Someone will love this rambling old house: just not Mr and Mrs Smythe-Thompson. They obviously want something a bit more… well, a bit more twentieth-century, at least. Unusually for me, I stay in this gloom awaiting my next potential buyers. It’s not worth returning to the office. I have a wander. My policy is never to take clients to the attic. It’s a tip. The family that lived here haven’t been here in forever and it smells musty and dusty. I make up excuses not to go in but I daresay they have seen the plans setting out a walk-in suite of three small rooms. Somebody will turn that into an apartment, I’m sure.
There seems to be an odd noise coming from upstairs. I go to investigate. It’s not as though there’s any electricity on. It was all switched off months ago. I narrow it down to the eaves. I open a small door to the eaves storage and the buzzing gets louder. Great: a wasps’ nest. That’s all I want. I hurriedly shut the door. I go back downstairs and riffle through a kitchen drawer. Despite no electricity, the house is packed full of stuff, with cupboards and drawers overflowing. I find a box of matches and some paper. If I can rig up some burning paper on a saucer, I might be able to smoke out the wasps. I don’t think they like that.
I look at my watch. Mr James and Ms Fenton will be here in just under ten minutes. I race back upstairs and carefully open the door under the eaves and light the match. I wasn’t counting on the gust of wind that came straight through and blew out the match almost immediately. I try again and manage to set fire to the paper on a dirty-chipped pink saucer I found. The wasps seem angry. I’m a bit worried that the fire seems to have taken quite a hold and the paper has split into several pieces, now too big for the saucer to take. I should have thought this through better. I go on to the landing where I left my bag and grab my drinking water bottle and throw the contents on the saucer. The wasps are still pretty angry, and I now have a mouse running loose in the room. This couldn’t get much worse.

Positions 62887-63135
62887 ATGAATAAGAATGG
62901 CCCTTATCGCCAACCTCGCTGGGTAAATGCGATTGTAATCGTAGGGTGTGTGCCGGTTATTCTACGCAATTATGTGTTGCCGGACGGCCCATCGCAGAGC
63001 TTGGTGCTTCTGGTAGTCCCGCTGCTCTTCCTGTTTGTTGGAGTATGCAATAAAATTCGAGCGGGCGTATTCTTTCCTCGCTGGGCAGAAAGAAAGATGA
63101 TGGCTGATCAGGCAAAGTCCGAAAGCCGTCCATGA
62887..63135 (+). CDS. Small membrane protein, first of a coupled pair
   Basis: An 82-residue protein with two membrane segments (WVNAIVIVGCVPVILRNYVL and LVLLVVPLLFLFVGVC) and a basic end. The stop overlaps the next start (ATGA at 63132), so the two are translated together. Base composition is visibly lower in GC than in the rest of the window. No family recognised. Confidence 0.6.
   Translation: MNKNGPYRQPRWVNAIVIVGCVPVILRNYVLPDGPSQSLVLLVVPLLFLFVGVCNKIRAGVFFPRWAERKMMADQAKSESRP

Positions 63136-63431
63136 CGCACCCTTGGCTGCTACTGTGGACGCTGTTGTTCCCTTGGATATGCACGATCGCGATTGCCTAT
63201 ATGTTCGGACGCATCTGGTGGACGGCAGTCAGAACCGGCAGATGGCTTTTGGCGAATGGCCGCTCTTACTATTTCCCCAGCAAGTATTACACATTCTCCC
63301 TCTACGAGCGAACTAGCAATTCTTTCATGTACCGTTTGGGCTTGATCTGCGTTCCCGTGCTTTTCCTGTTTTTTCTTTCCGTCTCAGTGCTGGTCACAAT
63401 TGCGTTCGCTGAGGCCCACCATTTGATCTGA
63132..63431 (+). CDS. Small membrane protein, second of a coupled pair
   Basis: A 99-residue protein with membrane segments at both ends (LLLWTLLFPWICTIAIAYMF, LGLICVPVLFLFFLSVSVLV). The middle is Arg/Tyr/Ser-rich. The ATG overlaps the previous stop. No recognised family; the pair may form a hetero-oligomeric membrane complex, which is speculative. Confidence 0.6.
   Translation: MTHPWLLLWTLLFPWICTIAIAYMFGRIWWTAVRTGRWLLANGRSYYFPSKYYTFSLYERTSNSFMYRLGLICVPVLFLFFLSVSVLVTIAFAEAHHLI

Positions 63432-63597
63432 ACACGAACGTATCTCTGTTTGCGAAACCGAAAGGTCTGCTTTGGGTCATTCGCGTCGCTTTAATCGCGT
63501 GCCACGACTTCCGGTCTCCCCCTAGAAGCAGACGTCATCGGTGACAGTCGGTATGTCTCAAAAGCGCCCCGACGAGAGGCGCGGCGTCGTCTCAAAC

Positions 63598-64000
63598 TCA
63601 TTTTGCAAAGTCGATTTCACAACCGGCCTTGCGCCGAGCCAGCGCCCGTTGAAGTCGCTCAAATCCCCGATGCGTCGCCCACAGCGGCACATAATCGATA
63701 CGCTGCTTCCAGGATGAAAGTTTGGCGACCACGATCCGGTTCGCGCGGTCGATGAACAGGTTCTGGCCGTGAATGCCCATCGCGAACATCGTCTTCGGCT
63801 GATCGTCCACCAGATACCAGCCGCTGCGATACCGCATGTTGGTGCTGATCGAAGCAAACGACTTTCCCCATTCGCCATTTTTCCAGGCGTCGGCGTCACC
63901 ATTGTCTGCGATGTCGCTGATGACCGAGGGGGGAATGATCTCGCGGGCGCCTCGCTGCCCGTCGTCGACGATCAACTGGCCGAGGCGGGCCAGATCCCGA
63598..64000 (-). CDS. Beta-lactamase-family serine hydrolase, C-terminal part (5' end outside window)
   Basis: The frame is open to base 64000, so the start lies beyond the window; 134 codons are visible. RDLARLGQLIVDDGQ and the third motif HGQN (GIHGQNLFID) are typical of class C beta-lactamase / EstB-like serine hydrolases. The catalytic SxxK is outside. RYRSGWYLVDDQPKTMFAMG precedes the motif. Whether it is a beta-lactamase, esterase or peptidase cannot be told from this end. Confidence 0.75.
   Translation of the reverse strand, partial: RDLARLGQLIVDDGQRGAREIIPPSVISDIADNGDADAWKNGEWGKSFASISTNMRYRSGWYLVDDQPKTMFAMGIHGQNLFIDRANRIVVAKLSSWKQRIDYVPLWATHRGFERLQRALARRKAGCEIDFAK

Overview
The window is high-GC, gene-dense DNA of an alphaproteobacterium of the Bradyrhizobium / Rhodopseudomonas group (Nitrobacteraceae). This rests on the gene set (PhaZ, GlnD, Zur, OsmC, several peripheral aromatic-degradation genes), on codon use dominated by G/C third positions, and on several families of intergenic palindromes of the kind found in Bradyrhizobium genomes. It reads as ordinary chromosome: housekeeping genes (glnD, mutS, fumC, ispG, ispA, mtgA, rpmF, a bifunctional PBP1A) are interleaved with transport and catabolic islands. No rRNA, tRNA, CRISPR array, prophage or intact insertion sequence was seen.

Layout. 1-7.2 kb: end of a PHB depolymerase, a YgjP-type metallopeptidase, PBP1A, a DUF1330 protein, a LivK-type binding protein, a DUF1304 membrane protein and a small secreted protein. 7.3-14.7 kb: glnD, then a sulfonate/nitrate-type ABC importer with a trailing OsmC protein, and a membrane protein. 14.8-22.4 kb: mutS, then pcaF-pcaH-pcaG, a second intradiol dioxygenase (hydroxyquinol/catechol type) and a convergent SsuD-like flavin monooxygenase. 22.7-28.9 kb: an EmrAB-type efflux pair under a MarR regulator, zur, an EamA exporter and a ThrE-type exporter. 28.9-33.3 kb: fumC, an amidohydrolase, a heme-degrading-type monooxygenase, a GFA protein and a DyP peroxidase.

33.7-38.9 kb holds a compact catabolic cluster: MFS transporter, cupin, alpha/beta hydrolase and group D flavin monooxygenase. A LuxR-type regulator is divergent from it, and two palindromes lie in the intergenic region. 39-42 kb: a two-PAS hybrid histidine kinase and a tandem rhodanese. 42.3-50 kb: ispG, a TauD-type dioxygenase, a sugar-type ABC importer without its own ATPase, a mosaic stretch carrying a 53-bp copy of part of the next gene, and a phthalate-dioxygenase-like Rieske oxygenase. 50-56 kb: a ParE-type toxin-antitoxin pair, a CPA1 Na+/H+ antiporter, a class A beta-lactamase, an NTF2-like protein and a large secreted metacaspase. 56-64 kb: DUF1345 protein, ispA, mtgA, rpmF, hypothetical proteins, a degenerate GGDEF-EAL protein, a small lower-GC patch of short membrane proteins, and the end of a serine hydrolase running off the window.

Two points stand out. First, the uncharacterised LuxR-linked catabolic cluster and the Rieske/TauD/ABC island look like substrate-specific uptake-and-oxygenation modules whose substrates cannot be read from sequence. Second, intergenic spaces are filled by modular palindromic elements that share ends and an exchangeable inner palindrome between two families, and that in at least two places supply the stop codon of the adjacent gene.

And now a knock at the door. I decide to shut the little eaves door now that the fire is out. The water has left a mess, but I’ll have to clear it up after I’ve finished showing this couple around.
They are not what I expected. She is bedecked in long flowing earthy colours and he in a suit: chalk and cheese.
“Oh, how darling,” she says, “our own country mouse!” I turn round in horror to see the little mite darting back and forth across the passageway.
“That’s clinched it,” she says. “Got to have it!”